South Africa sees financial benefits from renewable energy in 2014 – CSIR
By: Sashnee MoodleyCreamer Media Senior Staff Writer
The renewable energy from South Africa’s first wind and solar projects last year delivered R800-million more in financial benefits for the country than it cost, according to a study by the Council for Scientific and Industrial Research (CSIR). The study was based on actual hourly production data for the different supply categories of the South African power system, including coal, diesel, wind and solar photovoltaic (PV) energy sources.
The study found that diesel and coal fuel cost savings were R3.7-billion, owing to the generation of 2.2 TWh of wind and solar energy, which replaced the electricity that would have been generated from diesel and coal – 1.07 TWh from diesel-fired open-cycled gas turbines and 1.12 TWh from coal power stations. Further, the CSIR determined that the economy saved R1.6-billion as a result of the 120 hours of “so-called unserved energy” that was avoided owing to the power generated by wind and solar projects. The study added that, during times of tight supply, some customers’ energy supply would have had to be curtailed if renewables had not been used. Renewables, therefore, contributed total benefits of R5.3-billion, or R2.42/kWh of renewable energy. Further, the tariff payments to independent power producers of the first wind and PV projects were only R4.5-billion – or R2.08/kWh of renewable energy – resulting in a net benefit of R800-million. CSIR energy centre head Dr Tobias Bischof-Niemz said the researchers used cost assumptions from publically available sources such as State-owned power utility Eskom’s 2014 interim financial results for coal and diesel costs, the Department of Energy’s average tariffs for the first renewables projects and the Integrated Resource Plan’s calculations for the cost of unserved energy, in their methodology. Conservative assumptions for the system effects and for the costs of coal were chosen, as the study was an “outside-in analysis” of the system operations. The actual cost savings that renewable-energy sources contributed to during 2014 were, therefore, presumably higher than shown by the study. “Our study shows that, in 2014, renewable energy provided a net financial benefit to the country. Without the first solar and wind projects, we would have spent significant additional amounts on diesel and energy would have had to be “unserved” during about 120 additional hours in 2014. “Further, the cost per kWh of renewable energy for new projects is now well below R1 for solar PV and between 60c and 80c for wind projects. That will keep the net financial benefits of renewables positive, even in a future with a less constrained power system,” said Bischof-Niemz. The CSIR intends to continue to monitor the fuel-saving and security-of-supply benefits of renewable energy.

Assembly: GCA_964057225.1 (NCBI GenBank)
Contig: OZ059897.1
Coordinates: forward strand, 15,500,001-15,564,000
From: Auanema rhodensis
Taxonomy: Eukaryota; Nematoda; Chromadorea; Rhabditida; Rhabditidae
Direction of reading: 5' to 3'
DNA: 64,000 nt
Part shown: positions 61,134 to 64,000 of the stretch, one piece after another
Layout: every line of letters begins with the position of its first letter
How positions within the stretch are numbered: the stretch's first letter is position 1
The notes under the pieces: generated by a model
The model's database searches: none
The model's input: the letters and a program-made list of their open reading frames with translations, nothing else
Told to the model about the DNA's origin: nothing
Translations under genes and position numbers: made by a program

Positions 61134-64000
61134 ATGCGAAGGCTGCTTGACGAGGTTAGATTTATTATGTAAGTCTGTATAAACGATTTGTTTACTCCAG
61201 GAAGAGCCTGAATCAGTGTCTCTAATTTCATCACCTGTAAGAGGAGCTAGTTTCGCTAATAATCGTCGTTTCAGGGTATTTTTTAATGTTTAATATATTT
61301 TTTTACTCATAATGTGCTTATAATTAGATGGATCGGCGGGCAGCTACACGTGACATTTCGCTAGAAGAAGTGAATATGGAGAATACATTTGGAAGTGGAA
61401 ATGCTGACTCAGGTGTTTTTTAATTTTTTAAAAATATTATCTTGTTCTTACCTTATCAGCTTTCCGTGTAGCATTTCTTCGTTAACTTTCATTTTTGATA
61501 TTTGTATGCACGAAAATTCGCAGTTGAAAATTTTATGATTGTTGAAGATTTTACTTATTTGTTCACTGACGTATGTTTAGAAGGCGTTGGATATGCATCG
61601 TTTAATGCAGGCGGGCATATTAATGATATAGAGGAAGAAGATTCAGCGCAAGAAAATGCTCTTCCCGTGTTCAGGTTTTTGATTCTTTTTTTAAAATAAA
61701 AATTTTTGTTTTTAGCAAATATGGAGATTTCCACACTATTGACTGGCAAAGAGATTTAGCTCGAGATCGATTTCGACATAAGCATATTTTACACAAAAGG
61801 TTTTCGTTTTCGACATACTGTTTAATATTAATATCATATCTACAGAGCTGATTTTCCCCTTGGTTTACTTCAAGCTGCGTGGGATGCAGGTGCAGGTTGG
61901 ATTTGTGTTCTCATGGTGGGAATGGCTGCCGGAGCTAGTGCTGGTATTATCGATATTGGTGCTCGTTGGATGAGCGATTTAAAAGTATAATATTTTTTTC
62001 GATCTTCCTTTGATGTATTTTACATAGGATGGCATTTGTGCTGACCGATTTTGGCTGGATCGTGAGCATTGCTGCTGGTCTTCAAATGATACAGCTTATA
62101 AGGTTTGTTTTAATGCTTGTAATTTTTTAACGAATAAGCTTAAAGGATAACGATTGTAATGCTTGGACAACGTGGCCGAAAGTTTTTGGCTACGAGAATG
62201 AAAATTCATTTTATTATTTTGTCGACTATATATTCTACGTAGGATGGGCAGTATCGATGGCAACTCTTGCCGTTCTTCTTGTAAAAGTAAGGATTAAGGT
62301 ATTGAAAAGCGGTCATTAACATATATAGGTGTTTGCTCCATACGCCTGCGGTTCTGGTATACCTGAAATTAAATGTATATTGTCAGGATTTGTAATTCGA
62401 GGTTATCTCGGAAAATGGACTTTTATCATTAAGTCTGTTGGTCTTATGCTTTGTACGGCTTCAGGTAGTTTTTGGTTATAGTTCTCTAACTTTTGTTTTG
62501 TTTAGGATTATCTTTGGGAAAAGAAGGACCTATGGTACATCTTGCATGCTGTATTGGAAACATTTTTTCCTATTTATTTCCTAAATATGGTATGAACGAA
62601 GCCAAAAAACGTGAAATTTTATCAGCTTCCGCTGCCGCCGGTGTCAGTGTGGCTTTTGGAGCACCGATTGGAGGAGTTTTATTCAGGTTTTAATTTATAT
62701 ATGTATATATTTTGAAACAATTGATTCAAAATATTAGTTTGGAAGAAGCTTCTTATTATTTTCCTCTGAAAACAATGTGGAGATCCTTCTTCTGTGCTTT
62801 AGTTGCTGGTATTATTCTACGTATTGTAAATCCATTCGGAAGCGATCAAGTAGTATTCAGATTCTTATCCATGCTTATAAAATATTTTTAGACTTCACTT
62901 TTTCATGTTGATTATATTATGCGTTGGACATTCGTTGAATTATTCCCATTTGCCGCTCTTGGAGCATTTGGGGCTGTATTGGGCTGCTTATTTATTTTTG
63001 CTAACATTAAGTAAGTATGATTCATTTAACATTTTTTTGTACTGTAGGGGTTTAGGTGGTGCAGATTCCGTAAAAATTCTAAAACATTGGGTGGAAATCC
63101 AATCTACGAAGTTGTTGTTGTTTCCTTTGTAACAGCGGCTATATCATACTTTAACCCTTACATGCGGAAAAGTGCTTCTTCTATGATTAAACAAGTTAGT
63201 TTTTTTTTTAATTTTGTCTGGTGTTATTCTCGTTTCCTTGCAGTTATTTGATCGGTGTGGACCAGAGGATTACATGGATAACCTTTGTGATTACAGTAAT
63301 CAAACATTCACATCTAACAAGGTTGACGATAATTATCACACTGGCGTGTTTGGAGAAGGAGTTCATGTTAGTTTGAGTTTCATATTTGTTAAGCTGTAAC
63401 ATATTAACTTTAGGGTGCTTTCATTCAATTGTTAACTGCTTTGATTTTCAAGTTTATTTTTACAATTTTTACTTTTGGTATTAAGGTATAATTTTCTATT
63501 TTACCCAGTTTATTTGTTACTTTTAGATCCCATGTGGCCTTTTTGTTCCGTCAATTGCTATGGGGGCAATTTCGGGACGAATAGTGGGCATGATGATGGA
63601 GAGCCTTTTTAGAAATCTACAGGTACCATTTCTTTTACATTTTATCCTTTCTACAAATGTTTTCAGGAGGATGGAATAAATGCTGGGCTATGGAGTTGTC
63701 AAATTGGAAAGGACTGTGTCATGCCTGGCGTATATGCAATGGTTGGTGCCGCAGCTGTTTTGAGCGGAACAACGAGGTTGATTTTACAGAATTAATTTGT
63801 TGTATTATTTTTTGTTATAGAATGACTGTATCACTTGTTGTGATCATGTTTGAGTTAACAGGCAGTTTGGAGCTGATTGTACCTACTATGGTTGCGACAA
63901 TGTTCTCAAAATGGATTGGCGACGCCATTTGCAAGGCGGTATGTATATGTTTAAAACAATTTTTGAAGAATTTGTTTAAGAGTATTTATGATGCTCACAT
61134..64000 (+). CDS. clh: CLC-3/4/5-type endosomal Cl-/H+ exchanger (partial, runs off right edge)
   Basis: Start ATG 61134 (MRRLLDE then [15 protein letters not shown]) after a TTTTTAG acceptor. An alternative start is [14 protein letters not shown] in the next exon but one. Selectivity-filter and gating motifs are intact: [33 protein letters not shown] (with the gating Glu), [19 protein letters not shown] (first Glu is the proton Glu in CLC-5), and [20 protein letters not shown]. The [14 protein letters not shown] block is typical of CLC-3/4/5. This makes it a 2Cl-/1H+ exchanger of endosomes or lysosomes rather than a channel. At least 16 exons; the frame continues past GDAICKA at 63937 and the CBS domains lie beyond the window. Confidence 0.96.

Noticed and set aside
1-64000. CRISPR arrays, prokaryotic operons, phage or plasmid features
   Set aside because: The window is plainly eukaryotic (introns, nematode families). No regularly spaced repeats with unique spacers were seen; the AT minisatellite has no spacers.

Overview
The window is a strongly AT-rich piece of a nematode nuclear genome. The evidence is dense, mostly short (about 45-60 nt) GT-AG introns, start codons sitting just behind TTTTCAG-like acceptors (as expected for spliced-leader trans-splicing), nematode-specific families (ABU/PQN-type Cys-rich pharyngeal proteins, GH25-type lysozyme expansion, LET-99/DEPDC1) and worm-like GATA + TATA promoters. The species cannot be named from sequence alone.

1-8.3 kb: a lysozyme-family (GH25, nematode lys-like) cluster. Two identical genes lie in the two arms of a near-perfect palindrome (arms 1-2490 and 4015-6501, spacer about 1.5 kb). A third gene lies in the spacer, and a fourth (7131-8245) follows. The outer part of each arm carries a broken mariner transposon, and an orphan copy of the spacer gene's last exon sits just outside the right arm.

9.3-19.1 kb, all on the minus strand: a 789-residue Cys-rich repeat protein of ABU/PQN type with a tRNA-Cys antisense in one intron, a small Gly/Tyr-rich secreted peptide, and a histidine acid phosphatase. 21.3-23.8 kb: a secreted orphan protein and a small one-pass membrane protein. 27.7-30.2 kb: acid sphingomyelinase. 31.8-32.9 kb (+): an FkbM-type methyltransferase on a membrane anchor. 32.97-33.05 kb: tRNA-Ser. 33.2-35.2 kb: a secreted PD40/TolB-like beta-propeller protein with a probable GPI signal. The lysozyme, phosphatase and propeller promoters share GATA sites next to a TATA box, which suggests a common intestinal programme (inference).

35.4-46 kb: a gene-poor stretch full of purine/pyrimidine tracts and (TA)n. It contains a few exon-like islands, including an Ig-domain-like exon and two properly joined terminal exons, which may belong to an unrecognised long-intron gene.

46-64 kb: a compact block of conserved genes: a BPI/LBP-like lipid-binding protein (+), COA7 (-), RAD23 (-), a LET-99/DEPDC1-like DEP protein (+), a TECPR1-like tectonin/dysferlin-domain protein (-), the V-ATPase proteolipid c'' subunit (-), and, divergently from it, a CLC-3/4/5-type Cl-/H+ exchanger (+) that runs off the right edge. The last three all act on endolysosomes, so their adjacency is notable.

Edited by: Ajoy K DasCreamer Media Correspondent